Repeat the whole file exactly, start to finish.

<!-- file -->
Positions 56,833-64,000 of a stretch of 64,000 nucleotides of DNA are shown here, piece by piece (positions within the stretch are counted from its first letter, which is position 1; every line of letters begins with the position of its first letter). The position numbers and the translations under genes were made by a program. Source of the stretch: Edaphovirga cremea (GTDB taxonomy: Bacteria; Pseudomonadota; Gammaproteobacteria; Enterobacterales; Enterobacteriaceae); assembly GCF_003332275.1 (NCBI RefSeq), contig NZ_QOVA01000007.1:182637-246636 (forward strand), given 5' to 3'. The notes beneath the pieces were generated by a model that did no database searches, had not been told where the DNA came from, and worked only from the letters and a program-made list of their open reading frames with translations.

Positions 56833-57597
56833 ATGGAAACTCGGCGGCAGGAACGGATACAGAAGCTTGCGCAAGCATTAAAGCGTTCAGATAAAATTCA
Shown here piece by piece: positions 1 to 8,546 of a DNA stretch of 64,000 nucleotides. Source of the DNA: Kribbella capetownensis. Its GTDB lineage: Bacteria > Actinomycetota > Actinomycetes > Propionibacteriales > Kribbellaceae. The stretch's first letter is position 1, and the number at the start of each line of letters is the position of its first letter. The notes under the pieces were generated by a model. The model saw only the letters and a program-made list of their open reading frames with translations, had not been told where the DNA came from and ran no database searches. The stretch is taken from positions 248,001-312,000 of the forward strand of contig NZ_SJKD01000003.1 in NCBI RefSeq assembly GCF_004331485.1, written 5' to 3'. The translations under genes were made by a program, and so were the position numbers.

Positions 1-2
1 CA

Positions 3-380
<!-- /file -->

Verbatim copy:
Positions 56,833-64,000 of a stretch of 64,000 nucleotides of DNA are shown here, piece by piece (positions within the stretch are counted from its first letter, which is position 1; every line of letters begins with the position of its first letter). The position numbers and the translations under genes were made by a program. Source of the stretch: Edaphovirga cremea (GTDB taxonomy: Bacteria; Pseudomonadota; Gammaproteobacteria; Enterobacterales; Enterobacteriaceae); assembly GCF_003332275.1 (NCBI RefSeq), contig NZ_QOVA01000007.1:182637-246636 (forward strand), given 5' to 3'. The notes beneath the pieces were generated by a model that did no database searches, had not been told where the DNA came from, and worked only from the letters and a program-made list of their open reading frames with translations.

Positions 56833-57597
56833 ATGGAAACTCGGCGGCAGGAACGGATACAGAAGCTTGCGCAAGCATTAAAGCGTTCAGATAAAATTCA
Shown here piece by piece: positions 1 to 8,546 of a DNA stretch of 64,000 nucleotides. Source of the DNA: Kribbella capetownensis. Its GTDB lineage: Bacteria > Actinomycetota > Actinomycetes > Propionibacteriales > Kribbellaceae. The stretch's first letter is position 1, and the number at the start of each line of letters is the position of its first letter. The notes under the pieces were generated by a model. The model saw only the letters and a program-made list of their open reading frames with translations, had not been told where the DNA came from and ran no database searches. The stretch is taken from positions 248,001-312,000 of the forward strand of contig NZ_SJKD01000003.1 in NCBI RefSeq assembly GCF_004331485.1, written 5' to 3'. The translations under genes were made by a program, and so were the position numbers.

Positions 1-2
1 CA

Positions 3-380